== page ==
the off side, or an off ball to the side.
  
                     The pull is not a legitimate stroke, but bad
                     cricket.                                             --R. A.
                                                                              Proctor.

From Webster's Revised Unabridged Dictionary (1913) [web1913]:
   Pull \Pull\, v. t. [imp. & p. p. {Pulled}; p. pr. & vb. n.
      {Pulling}.] [AS. pullian; cf. LG. pulen, and Gael. peall,
      piol, spiol.]
      1. To draw, or attempt to draw, toward one; to draw forcibly.
  
                     Ne'er pull your hat upon your brows.   --Shak.
  
                     He put forth his hand . . . and pulled her in.
                                                                              --Gen. viii.
                                                                              9.
  
      2. To draw apart; to tear; to rend.
  
                     He hath turned aside my ways, and pulled me in
                     pieces; he hath made me desolate.      --Lam. iii.
                                                                              11.
  
      3. To gather with the hand, or by drawing toward one; to
            pluck; as, to pull fruit; to pull flax; to pull a finch.
  
      4. To move or operate by the motion of drawing towards one;
            as, to pull a bell; to pull an oar.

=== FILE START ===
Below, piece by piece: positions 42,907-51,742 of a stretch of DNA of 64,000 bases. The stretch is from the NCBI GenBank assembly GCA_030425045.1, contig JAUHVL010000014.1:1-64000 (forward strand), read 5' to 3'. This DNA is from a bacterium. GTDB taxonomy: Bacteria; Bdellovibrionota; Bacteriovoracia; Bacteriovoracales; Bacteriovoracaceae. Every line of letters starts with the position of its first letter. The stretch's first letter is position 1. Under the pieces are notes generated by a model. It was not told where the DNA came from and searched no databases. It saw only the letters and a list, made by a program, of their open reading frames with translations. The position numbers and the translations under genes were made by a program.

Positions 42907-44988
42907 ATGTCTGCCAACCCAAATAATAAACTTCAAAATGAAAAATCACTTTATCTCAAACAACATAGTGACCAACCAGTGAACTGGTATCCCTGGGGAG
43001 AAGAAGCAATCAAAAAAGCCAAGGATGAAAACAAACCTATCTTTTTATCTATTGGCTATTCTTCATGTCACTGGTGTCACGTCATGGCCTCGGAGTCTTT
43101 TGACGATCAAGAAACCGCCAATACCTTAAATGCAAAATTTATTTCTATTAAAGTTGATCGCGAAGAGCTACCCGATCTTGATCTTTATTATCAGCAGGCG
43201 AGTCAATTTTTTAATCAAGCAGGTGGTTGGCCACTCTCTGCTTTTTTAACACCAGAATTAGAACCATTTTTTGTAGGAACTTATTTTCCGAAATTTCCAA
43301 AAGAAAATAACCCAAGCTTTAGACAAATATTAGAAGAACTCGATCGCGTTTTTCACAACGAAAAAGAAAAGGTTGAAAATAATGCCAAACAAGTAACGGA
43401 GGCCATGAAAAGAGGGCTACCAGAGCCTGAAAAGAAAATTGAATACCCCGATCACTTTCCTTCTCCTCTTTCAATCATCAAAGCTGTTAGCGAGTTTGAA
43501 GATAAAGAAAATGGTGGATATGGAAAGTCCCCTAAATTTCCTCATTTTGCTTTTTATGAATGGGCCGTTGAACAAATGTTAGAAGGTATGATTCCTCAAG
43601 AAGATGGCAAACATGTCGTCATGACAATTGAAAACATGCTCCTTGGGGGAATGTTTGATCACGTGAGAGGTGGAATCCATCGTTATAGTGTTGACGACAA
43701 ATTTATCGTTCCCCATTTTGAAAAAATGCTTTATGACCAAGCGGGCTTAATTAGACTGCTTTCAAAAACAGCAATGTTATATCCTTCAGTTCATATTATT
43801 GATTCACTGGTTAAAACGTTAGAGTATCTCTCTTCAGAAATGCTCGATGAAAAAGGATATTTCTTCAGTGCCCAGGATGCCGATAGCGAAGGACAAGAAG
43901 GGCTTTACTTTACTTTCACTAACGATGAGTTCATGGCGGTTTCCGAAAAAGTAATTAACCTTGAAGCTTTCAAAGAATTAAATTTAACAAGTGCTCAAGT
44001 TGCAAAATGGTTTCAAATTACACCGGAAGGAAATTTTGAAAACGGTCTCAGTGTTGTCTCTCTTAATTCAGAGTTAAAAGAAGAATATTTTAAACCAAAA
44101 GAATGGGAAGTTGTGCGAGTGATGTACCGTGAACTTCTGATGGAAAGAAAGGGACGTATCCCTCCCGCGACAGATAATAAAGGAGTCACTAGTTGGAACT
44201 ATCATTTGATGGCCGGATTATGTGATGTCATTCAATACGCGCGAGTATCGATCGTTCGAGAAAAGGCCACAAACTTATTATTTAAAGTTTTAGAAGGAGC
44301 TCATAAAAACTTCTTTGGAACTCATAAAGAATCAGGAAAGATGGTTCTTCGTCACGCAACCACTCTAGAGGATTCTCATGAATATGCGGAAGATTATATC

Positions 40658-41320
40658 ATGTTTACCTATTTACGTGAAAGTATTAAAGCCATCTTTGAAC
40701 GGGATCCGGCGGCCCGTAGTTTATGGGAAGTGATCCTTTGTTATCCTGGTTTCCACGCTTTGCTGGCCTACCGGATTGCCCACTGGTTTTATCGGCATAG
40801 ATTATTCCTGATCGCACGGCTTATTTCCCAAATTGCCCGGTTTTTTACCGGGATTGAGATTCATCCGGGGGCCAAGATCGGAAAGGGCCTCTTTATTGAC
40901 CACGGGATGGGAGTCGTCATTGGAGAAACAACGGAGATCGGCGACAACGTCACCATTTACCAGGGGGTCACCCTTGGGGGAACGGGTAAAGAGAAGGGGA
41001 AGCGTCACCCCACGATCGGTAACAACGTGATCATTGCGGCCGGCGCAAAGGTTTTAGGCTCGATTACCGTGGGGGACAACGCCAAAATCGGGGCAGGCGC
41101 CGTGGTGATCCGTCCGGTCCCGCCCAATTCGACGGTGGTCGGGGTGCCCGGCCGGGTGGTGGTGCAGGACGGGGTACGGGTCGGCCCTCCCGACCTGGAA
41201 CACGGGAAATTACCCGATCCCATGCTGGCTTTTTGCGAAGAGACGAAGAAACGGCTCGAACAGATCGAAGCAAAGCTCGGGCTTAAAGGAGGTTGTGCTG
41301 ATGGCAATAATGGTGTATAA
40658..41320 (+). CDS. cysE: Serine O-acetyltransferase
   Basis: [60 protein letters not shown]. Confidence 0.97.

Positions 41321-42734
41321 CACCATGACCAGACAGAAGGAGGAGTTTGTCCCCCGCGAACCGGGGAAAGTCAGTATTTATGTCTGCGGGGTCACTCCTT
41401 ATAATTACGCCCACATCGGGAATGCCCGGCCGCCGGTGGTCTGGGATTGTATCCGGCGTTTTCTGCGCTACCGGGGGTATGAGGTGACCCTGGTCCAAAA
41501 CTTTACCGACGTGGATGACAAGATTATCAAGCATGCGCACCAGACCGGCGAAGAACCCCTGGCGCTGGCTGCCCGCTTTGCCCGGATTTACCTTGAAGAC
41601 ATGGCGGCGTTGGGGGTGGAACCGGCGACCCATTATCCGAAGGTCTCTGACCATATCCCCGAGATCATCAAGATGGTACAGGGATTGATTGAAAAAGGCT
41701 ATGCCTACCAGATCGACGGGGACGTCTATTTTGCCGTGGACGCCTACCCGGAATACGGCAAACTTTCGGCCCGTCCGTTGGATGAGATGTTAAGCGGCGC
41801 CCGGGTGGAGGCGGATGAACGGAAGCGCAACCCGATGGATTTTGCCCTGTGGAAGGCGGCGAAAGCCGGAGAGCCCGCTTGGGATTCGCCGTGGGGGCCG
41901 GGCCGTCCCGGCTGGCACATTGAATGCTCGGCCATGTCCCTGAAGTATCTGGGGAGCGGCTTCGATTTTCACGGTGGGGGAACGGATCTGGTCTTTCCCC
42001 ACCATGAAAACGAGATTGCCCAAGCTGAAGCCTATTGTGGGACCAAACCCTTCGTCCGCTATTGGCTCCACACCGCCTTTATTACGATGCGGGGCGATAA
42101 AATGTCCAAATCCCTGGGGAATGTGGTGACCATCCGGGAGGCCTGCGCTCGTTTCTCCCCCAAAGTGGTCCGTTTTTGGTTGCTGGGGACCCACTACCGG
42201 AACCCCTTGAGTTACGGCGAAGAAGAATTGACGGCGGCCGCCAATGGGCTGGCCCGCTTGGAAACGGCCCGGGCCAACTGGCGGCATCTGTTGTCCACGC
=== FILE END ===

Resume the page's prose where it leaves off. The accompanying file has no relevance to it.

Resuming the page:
5. (Horse Racing) To hold back, and so prevent from winning;
            as, the favorite was pulled.
  
      6. (Print.) To take or make, as a proof or impression; --
            hand presses being worked by pulling a lever.
  
      7. (Cricket) To strike the ball in a particular manner. See
            {Pull}, n., 8.
  
                     Never pull a straight fast ball to leg. --R. H.
                                                                              Lyttelton.
  
      {To pull and haul}, to draw hither and thither. [bd] Both are
            equally pulled and hauled to do that which they are unable
            to do. [b8] --South.
  
      {To pull down}, to demolish; to destroy; to degrade; as, to
            pull down a house. [bd] In political affairs, as well as
            mechanical, it is easier to pull down than build up.[b8]
            --Howell. [bd] To raise the wretched, and pull down the
            proud.[b8] --Roscommon.
  
      {To pull a finch}. See under {Finch}.
  
      {To pull off}, take or draw off.

From The Free On-line Dictionary of Computing (15Feb98) [foldoc]:
   pull
  
      {pull media}